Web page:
The Ministry of Commerce announced in a press release on April 11 the ban on the export of four types of vegetables (tomatoes, peppers, onions and potatoes) in the face of supply difficulties that have led to a significant increase in their price.
According to the economic adviser of the Tunisian Union of Agriculture and Fisheries (UTAP), Fathi Ben Khalifa, the export ban – but also the drop in consumption after the first days of Ramadan – would already have, on the 14 April, contributed to lower prices for these products on local markets.
In addition, exports of fresh agricultural products represent only 0.3% of Tunisian exports. This prohibition measure should therefore have only a small impact on the trade balance according to the Ministry of Commerce. In addition, Libya, Tunisia’s leading customer for fresh agricultural products (60% of fruit and vegetable exports are destined for Libya), has asked the Tunisian authorities to exempt it from the prohibition measures given the context current crisis and the increase in consumption during Ramadan.
UTAP’s economic adviser said companies under contract with Libyan clients could continue trading.
Tunisia shows a slight deterioration in its trade balance
According to the National Observatory for Agriculture (ONAGRI), the food trade balance deficit fell from 251.7 M TND (i.e. 77.3 M EUR) in March 2021 to 268.4 M TND (i.e. 82 .4 M EUR) in March 2022, an increase of 6.6%.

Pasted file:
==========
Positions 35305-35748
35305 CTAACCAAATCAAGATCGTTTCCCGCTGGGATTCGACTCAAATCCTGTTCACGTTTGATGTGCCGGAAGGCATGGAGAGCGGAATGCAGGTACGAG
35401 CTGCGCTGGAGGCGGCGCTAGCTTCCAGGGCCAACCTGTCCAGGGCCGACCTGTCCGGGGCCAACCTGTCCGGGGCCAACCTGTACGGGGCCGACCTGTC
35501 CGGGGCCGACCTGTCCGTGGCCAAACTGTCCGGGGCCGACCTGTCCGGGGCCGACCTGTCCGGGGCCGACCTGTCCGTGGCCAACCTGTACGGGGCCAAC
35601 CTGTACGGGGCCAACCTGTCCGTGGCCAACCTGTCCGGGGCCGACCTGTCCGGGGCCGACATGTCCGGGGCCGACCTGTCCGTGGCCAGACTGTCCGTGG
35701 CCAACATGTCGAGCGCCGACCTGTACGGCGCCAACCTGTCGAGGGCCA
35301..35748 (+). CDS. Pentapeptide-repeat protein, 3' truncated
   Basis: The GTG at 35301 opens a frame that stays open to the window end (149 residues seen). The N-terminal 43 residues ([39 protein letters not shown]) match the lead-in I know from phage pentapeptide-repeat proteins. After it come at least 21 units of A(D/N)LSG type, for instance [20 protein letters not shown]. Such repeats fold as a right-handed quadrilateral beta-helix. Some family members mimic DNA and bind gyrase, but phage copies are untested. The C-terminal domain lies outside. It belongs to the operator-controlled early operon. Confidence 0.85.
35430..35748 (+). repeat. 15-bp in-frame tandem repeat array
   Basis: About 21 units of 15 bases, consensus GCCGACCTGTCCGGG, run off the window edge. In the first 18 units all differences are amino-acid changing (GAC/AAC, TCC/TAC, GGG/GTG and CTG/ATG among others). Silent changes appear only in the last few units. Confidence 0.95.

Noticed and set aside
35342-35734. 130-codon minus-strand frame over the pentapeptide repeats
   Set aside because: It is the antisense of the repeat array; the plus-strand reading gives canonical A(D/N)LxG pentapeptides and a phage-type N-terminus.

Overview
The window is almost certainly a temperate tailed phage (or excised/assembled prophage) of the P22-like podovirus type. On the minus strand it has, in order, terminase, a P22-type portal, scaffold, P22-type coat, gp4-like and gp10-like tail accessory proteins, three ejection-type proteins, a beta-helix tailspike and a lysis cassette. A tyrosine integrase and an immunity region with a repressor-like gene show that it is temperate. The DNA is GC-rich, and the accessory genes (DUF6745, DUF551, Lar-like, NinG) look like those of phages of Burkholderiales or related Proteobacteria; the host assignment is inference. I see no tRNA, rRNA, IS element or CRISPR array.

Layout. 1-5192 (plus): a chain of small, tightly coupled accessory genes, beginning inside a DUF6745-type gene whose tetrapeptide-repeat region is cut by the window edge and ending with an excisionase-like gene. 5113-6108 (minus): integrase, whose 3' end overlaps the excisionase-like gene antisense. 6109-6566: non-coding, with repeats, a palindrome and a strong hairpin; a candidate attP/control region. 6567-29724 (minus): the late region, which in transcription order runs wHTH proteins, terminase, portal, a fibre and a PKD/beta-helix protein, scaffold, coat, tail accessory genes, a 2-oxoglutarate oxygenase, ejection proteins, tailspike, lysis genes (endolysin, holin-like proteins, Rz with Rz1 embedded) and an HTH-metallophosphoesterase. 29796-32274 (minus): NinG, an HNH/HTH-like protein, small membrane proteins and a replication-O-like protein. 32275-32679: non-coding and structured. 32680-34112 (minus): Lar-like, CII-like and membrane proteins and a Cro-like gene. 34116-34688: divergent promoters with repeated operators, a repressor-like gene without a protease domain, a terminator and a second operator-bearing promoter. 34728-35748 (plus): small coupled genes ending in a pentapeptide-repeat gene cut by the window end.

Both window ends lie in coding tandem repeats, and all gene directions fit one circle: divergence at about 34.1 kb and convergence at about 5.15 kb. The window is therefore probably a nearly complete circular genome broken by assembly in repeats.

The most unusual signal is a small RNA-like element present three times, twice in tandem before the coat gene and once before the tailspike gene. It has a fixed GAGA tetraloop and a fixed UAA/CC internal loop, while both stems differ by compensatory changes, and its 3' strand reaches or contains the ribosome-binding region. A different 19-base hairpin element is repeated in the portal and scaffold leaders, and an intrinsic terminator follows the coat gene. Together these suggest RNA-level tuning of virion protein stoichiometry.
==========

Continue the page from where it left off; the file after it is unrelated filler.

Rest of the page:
In terms of value, imports (+20.4%) recorded a less significant increase than that of exports (+22.8%). The recorded deficit is mainly the result of the increase in cereal imports (+11.4%), sugar (+191.9%) and vegetable oils (+32.2%) and the decrease in exports of citrus fruits (-15.1%) and fish products (-4%). However, during the above-mentioned period, exports of olive oil (+40.7%) and tomatoes (+14.1%) increased.
Export prices increased by 37.7% for olive oil between March 2021 and 2022. Conversely, those of tomatoes and fish products fell by 23.3% and 10% respectively. 1%. In addition, the import prices of cereal products increased by 94% for durum wheat, 41.6% for soft wheat, 50.2% for barley and 25.7% for corn. compared to March 2021, but the impact of the Russian-Ukrainian conflict is not yet notable for the March 2022 figures.
The food coverage rate rose, at the same time, from 84.9% to 86.6%.
Source Embassy of France in Tunisia